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CRJU 202 005

by: Alexis M.
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Research Methods in Criminology and Criminal Justice
Brian Fuleihan
Class Notes
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This 5 page Class Notes was uploaded by Alexis M. on Sunday October 2, 2016. The Class Notes belongs to CRJU 202 005 at University of South Carolina taught by Brian Fuleihan in Fall 2016. Since its upload, it has received 3 views. For similar materials see Research Methods in Criminology and Criminal Justice in Criminology and Criminal Justice at University of South Carolina.

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Date Created: 10/02/16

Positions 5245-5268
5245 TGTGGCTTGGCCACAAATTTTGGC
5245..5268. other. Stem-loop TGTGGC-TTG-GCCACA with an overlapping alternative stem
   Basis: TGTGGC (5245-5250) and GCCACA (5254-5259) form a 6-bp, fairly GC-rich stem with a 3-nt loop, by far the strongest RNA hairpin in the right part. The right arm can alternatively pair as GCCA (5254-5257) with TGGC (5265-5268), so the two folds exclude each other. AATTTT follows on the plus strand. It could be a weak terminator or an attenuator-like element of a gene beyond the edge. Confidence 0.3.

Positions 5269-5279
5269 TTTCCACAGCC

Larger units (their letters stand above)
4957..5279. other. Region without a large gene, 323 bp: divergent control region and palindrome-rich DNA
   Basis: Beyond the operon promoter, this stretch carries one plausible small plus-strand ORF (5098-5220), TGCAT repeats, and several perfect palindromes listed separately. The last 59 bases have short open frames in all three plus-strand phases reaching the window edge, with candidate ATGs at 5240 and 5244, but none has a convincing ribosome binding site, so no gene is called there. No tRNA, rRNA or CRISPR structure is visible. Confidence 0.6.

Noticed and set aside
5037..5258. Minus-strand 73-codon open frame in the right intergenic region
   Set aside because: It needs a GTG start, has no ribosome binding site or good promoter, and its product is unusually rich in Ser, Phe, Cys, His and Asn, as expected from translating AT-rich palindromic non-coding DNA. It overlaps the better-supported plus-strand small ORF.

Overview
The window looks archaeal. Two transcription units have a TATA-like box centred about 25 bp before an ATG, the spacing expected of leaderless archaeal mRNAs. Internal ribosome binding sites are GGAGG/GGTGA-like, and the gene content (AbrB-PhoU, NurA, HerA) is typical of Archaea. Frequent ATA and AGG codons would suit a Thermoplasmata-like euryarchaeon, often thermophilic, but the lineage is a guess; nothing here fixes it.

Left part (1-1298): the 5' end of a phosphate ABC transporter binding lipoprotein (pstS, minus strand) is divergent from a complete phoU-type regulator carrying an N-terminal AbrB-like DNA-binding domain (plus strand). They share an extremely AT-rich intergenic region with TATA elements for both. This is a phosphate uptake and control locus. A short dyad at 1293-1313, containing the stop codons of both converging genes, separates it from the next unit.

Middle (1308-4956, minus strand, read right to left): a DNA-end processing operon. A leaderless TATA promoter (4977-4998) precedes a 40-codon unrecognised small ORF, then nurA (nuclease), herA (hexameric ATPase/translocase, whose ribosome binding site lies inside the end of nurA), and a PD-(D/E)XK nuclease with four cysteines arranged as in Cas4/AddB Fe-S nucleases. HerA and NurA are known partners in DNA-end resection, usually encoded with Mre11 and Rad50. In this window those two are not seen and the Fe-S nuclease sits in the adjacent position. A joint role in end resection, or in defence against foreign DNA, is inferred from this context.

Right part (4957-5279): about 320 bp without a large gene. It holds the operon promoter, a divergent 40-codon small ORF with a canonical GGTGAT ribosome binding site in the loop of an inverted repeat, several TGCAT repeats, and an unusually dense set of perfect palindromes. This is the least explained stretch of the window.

9/26/2016 Chapter 5: Sampling  What is a sample & why would we want to use one? Generalizability or External Validity Population   ­ the entire set of elements (individuals or other entities) Sample   ­ a subset of elements from the population  Sample generalizability­ ability to generalize from a subset (sample) of a larger population to  that population itself Cross­population generalizability­ ability to generalize from one population, or setting—to other  populations, or setting Basic Sampling Types  Probability sampling   Known probability of selection into sample Produces the most generalizable sample    Non­probability sampling  Unknown probability of selection into sample Frequently used in qualitative research, which populations is not well defined Sampling Methods  Probability Sampling Methods   Sampling methods that allow us to know in advance… how likely it is that any element of a population will be selected for the sample. The probability is known and not zero (requires a sampling frame)  Allows researchers to select study subjects … to be statistically representative of  population they want to learn about (generalize to) Representative= aggregate characteristics of the sample closely approximate those characteristics in the population    Even when a random selection process is used, two common problems can result in  bias…  (1) Incomplete sampling frame   E.g., In a study of campus drug use, our list of enrolled students may not reflect recent  withdrawals (dropouts) If sampling frame is incomplete, it is not truly a random sample of population   (2) Nonresponse An inability to contact a good number of subjects or having a high refusal rate can result in  biasness. Why? Opinion varies, but a 60% response rate is ‘acceptable’; strive for at least 70% Even so, there is still error associated with every probability sample  taken   Even IF sampling frame and response rate are good, there is still error associated with  every probability sample taken.  Important kinds of probability samples Simple Random Sample  Identifies cases strictly on the basis of chance  True random sample is obtained through the equal probability of selection method (EPSEM) ­ All members of population have equal chance of being sampled  ­ Some methods of selecting a SRS: coin flip, roll of dice, random number table,  random digit dialing, computer generated random numbers. How to obtain a Simple Random Sample (SRS)  Assign a number to all the elements listed in the sampling frame. 1­ John 11­ Tina 21­ Ronald 2­ Kelli 12­ John 22­ Dave 3­ Joan 13­ Bobby 23­ Taylor 4­ Stephen 14­ Jeff 24­ Ashley 5­ Sharon 15­ Katie 25­ Thomas N= 30 students 6­ Robert 16­ Mike 26­ Jack n = 6 students (20% sample) 7­ Mark 17­ Megan 27­ Lisa 8­ Laura 18­ Pamela 28­ Anna 9­ Andrew 19­ Kathy 29­ Martin 10­ Rachel 20­ Lindsey 30­ Lola Consult a random number table (A­E)   74088  65564   39634  62349  16379  19713  39153  69459  17986  24537   40469  27478   14595  35050  44526  67331  93365  54526  22356  93208   83722  79712   30734  71571  25775  65178  07763  82928  31131  30196   91254  24090   64628  89126  25752  03091  39411  73146  06089  15630   43511  42082   42831  95113  15140  34733  68076  18292  69486  80468   41047  26792   80583  70361  78466  03395  17635  09697  82447  31405   99457  72570   00209  90404  42194  49043  24330  14939  09865  45906 HOWEVER, WE NOW HAVE COMPUTER PROGRAMS WHICH GENERATE LISTS OF RANDOM  NUMBERS FOR SAMPLING PURPOSES Systematic Random Sample  Determine the number to sample, for example, a sample of 125 from a population of 700    Calculate sampling interval    population / sample size.  Round to next lowest whole number  700 / 125 = 5.6    5  Select first element randomly (usually from a list), and then select every n   element. Here, select every 5  member of population In almost all sampling situations, systematic random sampling yields what is essentially a simple random sample  Unless this occurs…...  Periodicity –  the sequence of elements of the population varies in some regular, periodic pattern Stratified Random Sample  Strata – layers, levels, groups (singular is stratum) ­Purpose: to ensure that various groups will be included in the sample. Useful when  researcher needs to make sure that small groups are included  1. Distinguish all elements in the population (i.e., in the sampling frame) according to their value on some relevant characteristic (e.g., police officer rank: captains, lieutenants, sergeants, patrol  officers, etc.).  ­That characteristic forms the sampling strata. Each element must belong to one and  only one stratum  2. Sample elements randomly from within each strata: e.g., 25 captains, 25 sergeants, etc. Types of Stratified Sampling Imagine that you plan to draw a sample of 500 from an ethnically diverse neighborhood. The  neighborhood population is 15% black, 10% Hispanic, 5% Asian, and 70% white. A simple random  sample might, for example, end up with no Asians and very few Hispanics.  In proportionate stratified sampling, ­ you create sampling strata based on a characteristic of  interest (e.g., ethnicity) and randomly select cases from each stratum, in exactly the same  proportions.  In disproportionate stratified sampling, ­ the proportion of each stratum that is included in the  sample is intentionally varied from what it is in the population. Here, you might select an equal  proportion from each ethnic group. Cluster Sampling  Cluster ­ naturally occurring, mixed group of elements of the population; each element (person,  for instance) appears in one and only one cluster at one time ­ Prisons are clusters for sampling inmates ­ City blocks are clusters for sampling residents  Useful when sampling frame (a definite list of elements) is not available or too expensive to cover  ­ Larger populations spread out across a wide geographic area  ­ “Hidden” populations   Also called “multi­stage cluster sampling” because cluster sampling is at least a two­stage  procedure.  Draw a random sample of clusters. (A list of clusters should be much easier to obtain than a list of all the individuals in every cluster in the population).  Draw a random sample of elements within each selected cluster. Non­Probability Sampling  Non­probability sample   Kinds of non­probability samples Convenience sampling  a.k.a., sampling of available subjects; selection of cases on the basis of ease of  availability to researcher  Quota sampling    Like stratified sampling, but selection of subjects within strata is nonrandom (left to  interviewer judgment)  Sample unlikely to be representative of the population on other characteristics Purposive sampling  a.k.a., judgmental sampling  Use your expertise to sample units/subjects  Purposive & probability sampling Snowball sampling  Selection of cases on the basis of referrals from sampled individuals   Proceeds in two stages  Useful for sampling cases within a network   Goal of sampling  To generalize to population, sample must be as representative as possible Random sampling error  Refers to the difference between a sample statistic and the true value in the population due solely to chance  Sampling error or bias  Statisticians estimate the probability that a sampling result is representative of the population  using sampling distribution Systematic sampling error  Refers to differences between the sample and population due to some problem with the sampling method Units of Analysis